Financial crisis
and progress

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I had hoped that the first wave of the protracted financial crisis might result in a radical re-think not only of how we operate our financial systems but also of the underlying principles. It began with the sub-prime mortgage crisis. The name itself indicates much of what was wrong. Bad, unreliable, insecure mortgages are described a “sub-prime” – a bit like describing stepping of the edge of a cliff as risky. The obscure complexity of the financial instruments, as signalled by the language used – e.g. “derivatives” and “short trading” – goes beyond a matter of jargon, serious though that is. They obscure our seeing something for what it is – basically a duplicitous system in which there is more debt than credit to meet it and which is lubricated with selling packages of debt as assets.

The response then and now is to resort to the old measures. Quantitative easing (i.e printing money) and so on. Propping up the crumbling edifice with conventional devices that do not address the fundamental purposes of the economy. The debate is now about how far the austerity can be tempered by measures to encourage growth. “Growth” is the mantra. What is meant is growth of Gross Domestic Product. There is only one kind of growth that is measured and is equated by politicians with what we want and need. “Our party alone will deliver growth”. The kind of growth that is meant is based on a notion of material and technological progress that was born in the Renaissance. But does this kind of growth really represent progress, and, if so, progress of what. Can we redefine progress in a way that is not predicated on endlessly increased consumption? If we define progress  as a net increase in human well-being in relation to the basics I defined earlier in this blog, we can begin to scrutinise progress in a way that is not dependent on conventional measures. I know that “human well-being” is rather nebulous, but I think we can recognise what is meant.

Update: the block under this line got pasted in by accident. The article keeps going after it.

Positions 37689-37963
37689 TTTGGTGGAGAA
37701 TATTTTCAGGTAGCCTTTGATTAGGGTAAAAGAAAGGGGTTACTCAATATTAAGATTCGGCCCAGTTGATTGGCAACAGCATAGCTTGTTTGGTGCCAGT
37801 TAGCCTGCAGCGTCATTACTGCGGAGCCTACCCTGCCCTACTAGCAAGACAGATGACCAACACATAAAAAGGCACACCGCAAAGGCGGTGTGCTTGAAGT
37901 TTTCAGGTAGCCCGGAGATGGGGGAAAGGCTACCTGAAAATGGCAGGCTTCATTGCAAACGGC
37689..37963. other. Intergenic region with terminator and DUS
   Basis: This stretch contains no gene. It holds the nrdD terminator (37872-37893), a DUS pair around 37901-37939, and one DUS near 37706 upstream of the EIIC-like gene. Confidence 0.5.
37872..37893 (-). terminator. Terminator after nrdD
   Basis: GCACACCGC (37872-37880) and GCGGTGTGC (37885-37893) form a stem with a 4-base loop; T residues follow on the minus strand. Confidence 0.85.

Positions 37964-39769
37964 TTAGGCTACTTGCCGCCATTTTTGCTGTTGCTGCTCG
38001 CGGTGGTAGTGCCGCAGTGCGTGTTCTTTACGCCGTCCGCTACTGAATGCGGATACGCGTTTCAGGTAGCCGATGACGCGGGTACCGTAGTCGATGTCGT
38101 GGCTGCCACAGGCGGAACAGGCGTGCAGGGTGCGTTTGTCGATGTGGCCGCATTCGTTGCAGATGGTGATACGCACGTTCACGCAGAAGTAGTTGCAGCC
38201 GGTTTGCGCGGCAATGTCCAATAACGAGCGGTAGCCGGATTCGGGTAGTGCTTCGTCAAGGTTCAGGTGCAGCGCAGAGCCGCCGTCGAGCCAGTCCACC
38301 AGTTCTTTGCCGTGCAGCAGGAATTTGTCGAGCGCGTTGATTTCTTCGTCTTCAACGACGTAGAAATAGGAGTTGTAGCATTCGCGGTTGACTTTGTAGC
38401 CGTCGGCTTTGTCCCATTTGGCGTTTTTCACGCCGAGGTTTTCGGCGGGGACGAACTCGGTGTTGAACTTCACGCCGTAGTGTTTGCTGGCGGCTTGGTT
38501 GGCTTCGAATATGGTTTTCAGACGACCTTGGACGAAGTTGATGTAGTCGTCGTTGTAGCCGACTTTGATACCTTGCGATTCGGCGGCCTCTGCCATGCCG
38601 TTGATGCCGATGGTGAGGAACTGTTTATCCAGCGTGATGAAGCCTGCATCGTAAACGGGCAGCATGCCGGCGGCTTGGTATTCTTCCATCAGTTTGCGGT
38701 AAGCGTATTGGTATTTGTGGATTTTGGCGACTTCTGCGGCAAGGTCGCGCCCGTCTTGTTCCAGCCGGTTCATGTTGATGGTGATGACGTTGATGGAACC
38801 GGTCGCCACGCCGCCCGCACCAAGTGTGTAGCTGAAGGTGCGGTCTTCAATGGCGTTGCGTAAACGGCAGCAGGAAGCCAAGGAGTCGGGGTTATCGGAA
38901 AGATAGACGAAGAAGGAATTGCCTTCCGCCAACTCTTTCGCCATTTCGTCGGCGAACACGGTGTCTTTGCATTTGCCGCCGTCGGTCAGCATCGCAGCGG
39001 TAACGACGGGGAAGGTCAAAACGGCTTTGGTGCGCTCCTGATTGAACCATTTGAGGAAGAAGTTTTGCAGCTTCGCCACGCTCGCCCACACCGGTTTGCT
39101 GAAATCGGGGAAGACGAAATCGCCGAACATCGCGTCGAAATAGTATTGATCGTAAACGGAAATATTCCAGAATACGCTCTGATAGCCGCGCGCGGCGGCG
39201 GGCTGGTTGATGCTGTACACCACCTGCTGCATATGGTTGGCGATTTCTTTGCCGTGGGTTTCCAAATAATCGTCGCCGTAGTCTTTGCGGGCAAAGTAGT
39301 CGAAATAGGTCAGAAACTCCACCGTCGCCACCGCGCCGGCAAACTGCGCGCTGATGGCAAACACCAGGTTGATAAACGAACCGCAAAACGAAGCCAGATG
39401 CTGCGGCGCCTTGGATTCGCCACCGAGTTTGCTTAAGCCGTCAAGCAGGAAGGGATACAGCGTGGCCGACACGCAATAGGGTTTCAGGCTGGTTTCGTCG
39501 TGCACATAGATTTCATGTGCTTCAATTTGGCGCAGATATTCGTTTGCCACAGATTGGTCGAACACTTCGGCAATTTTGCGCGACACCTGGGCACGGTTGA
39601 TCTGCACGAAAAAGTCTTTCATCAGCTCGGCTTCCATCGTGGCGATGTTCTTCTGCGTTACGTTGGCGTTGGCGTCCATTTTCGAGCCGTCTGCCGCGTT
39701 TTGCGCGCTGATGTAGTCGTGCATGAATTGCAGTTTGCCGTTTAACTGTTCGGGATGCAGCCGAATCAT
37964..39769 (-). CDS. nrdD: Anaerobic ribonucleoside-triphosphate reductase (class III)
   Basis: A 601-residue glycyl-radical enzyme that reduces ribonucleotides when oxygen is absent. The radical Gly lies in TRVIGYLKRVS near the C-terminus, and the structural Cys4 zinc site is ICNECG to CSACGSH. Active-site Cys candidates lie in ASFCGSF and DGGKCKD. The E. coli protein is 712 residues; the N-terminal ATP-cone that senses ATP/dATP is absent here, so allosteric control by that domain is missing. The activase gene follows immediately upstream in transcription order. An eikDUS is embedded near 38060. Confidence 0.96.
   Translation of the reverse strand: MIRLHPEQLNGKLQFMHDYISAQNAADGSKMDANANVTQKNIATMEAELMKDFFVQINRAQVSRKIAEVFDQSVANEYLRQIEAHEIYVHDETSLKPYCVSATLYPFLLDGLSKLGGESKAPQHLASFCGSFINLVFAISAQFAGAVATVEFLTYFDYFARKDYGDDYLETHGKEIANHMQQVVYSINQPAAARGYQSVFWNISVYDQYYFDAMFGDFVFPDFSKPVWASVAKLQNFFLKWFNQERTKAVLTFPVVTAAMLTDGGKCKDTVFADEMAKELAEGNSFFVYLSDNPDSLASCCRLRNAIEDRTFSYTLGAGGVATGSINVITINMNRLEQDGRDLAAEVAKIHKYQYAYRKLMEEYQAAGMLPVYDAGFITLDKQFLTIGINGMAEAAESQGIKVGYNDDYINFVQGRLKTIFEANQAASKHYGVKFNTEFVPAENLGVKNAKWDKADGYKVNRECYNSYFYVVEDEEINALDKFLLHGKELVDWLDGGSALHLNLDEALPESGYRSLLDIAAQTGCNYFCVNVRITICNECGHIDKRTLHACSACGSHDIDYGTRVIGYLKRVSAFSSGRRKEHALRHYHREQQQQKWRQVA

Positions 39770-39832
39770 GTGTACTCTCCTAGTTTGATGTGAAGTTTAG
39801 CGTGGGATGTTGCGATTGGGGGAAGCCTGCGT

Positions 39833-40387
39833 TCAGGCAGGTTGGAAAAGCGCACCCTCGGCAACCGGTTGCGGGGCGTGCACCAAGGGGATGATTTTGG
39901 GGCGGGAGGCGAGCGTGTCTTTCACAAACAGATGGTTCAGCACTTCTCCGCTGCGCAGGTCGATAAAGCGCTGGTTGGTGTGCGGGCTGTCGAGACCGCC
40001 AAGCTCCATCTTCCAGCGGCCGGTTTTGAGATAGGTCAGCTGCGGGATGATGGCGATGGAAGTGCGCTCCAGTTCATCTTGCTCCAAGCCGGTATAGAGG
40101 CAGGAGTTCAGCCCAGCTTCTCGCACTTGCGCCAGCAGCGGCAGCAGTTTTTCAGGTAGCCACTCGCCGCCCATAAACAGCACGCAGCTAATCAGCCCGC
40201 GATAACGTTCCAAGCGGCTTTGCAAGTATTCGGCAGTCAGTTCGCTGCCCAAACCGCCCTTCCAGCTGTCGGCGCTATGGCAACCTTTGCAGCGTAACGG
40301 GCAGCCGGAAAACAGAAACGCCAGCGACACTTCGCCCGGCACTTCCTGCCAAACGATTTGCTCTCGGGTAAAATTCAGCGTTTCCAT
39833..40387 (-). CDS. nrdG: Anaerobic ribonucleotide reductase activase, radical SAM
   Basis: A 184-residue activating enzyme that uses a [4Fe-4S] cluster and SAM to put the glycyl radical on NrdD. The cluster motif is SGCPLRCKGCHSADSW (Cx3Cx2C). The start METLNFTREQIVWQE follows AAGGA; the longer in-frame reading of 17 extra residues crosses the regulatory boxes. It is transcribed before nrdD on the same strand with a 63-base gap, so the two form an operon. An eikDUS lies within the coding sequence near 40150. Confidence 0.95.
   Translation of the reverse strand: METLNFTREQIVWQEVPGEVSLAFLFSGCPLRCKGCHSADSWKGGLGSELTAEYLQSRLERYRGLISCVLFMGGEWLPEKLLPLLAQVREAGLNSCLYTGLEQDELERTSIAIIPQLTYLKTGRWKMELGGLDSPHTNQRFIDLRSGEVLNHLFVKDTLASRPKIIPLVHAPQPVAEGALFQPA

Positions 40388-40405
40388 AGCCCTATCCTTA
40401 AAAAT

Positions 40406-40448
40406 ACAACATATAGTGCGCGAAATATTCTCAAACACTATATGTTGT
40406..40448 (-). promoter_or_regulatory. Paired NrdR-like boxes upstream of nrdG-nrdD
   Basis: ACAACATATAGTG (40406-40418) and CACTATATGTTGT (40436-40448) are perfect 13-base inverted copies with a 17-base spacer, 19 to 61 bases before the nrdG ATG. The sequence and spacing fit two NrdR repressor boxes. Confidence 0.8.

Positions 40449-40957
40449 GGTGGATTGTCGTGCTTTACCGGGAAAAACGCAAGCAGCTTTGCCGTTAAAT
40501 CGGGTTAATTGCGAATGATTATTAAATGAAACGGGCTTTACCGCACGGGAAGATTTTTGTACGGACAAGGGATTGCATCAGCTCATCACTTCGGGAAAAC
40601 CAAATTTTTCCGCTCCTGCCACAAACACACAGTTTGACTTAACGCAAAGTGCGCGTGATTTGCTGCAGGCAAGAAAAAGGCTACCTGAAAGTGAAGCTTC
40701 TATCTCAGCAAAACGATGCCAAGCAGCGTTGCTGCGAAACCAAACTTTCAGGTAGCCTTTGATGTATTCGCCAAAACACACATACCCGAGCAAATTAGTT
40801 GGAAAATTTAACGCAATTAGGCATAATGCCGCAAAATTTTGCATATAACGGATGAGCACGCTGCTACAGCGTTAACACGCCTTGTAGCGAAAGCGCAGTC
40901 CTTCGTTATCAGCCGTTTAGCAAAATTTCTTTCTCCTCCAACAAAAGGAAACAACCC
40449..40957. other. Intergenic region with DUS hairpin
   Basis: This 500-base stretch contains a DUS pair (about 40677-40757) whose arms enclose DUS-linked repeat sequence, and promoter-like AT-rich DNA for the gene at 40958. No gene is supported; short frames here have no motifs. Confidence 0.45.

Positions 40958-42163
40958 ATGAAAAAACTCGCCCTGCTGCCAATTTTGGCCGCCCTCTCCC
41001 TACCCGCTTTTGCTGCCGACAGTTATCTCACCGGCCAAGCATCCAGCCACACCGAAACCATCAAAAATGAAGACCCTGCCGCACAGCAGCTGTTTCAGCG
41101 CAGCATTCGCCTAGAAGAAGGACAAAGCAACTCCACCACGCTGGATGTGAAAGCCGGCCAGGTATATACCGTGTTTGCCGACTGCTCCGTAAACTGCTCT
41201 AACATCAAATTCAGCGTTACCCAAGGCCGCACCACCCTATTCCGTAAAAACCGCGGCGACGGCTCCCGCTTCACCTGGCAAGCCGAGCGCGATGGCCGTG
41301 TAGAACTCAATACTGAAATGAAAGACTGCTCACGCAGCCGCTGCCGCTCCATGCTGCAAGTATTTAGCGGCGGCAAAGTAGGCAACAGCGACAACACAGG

A sense of progress may be wholly necessary to a human society. I think that the arts and sciences may provide a potential model for progress without ever-increasing consumption of natural resources. The generation of Leonardo and Michelangelo built upon how Masaccio and Donatello portrayed the human figure. This does not mean that the two High Renaissance masters were better artists, but we can recognise that they could achieve some things that the predecessors could not in communicating profound truths through their understanding of the human body.

If we transfer this model to the health service, we can perhaps define the direction of travel in a more balanced way, asking which developments really make a significant contributions to human well being. These developments may well be widely applicable low-tech interventions rather than feeding the high tech research machines that seek hugely expensive means to prolong horribly painful lives beyond any point at which human well being is involved. We tinker at the edges of the widespread and obvious problem of obesity, for example – and I am including the obesity of the bankers and traders in this. We fiddle around with hyrdo-carbon consumption, without asking really searching questions about what we really need in individual human terms to give us lives worth living. I realise that the transition from “progress” in Renaissance art to progress in human well-being is a bit slippery, but we need less conventional ways of deriving our criteria if we are to be a humane society.
On a primary school trip from Clarence Road School in Windsor to the White Horse Downs, Ruth South, the daughter of the history master at the grammar school began to run down a steep hill. She gained pace… and gained pace. Her rival runner dropped out the race. Ruth covered 50 yards in a time previously unparalleled in the annals of our school athletics. She ended by shattering teeth in a sickening face-down collision with a tarmac road. At present we seem to be more concerned about measuring the the speed record than the likely end of the race.